The plantar fascia is a very strong, tough band of tissue that extends along the length of the bottom of the foot, providing support for the arch while also facilitating normal movement and flexibility in the foot. In plantar fasciitis, this band becomes irritated and inflamed, and tiny tears can form along the length of the band, causing pain primarily in the heel and along the side of the foot.
Most often, plantar fasciitis occurs in people with anatomical or structural problems with their feet, including flat feet or “fallen” or very high arches. The condition can also be caused by obesity, wearing shoes that don’t provide proper support, and spending long periods of time standing.
Symptoms can range from mild to severe and can include:
Symptoms often feel worse when standing or walking after a period of rest and immobility (like when getting up after a night’s sleep), and may lessen as the foot is moved and the plantar fascia “warms up.” However, after another period of rest, the symptoms will return.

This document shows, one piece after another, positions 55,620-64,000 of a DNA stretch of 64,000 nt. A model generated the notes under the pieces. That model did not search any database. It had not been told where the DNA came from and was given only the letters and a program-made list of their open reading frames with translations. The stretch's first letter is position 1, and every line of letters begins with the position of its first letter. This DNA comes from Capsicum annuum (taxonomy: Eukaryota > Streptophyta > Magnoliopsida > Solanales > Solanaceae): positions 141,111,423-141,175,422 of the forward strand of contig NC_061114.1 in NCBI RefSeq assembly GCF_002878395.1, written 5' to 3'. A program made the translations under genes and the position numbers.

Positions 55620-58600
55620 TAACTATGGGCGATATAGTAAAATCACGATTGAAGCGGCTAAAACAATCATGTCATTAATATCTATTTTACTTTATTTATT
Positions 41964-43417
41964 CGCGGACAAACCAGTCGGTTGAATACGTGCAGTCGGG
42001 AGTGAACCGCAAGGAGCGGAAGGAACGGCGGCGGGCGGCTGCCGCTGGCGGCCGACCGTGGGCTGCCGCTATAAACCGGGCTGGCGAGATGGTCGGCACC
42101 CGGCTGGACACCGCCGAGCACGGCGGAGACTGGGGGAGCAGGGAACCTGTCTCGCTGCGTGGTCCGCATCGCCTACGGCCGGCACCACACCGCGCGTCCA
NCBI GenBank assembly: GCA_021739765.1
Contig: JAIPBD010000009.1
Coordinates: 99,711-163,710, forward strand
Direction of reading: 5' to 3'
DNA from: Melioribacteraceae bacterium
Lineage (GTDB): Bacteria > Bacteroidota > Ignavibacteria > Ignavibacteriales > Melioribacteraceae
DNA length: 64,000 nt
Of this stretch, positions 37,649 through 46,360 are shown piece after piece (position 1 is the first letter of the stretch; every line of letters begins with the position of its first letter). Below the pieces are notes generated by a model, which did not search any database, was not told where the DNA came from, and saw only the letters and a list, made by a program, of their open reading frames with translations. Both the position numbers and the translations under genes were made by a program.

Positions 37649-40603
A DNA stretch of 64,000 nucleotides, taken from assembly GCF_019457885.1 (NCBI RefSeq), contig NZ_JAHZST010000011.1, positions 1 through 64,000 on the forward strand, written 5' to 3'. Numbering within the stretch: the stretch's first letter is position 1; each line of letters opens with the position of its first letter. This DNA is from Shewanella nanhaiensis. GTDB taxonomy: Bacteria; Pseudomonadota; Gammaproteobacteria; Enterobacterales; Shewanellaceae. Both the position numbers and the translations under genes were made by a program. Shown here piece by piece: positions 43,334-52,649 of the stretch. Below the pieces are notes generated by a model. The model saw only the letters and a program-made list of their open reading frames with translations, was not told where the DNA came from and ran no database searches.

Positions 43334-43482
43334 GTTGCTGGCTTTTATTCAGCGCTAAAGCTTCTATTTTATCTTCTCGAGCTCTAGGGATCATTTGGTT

Prior to treatment, the foot will be carefully evaluated to determine the cause of pain. During the initial evaluation, the patient’s medical history and their symptoms will be carefully reviewed, and active and passive range-of-motion exercises may be used to help isolate the cause of pain. X-rays may also be ordered to rule out other conditions that may cause similar symptoms. Once plantar fasciitis is diagnosed, treatment usually begins with conservative options like:
If symptoms don’t resolve using these conservative approaches, corticosteroid injections may be recommended to relieve inflammation and pain or a removable walking cast may be prescribed. In a few cases, patients may continue to experience painful symptoms even after months of treatment. In those instances, surgery may be recommended to reposition the plantar fascia, remove heel spurs or address other underlying issues.
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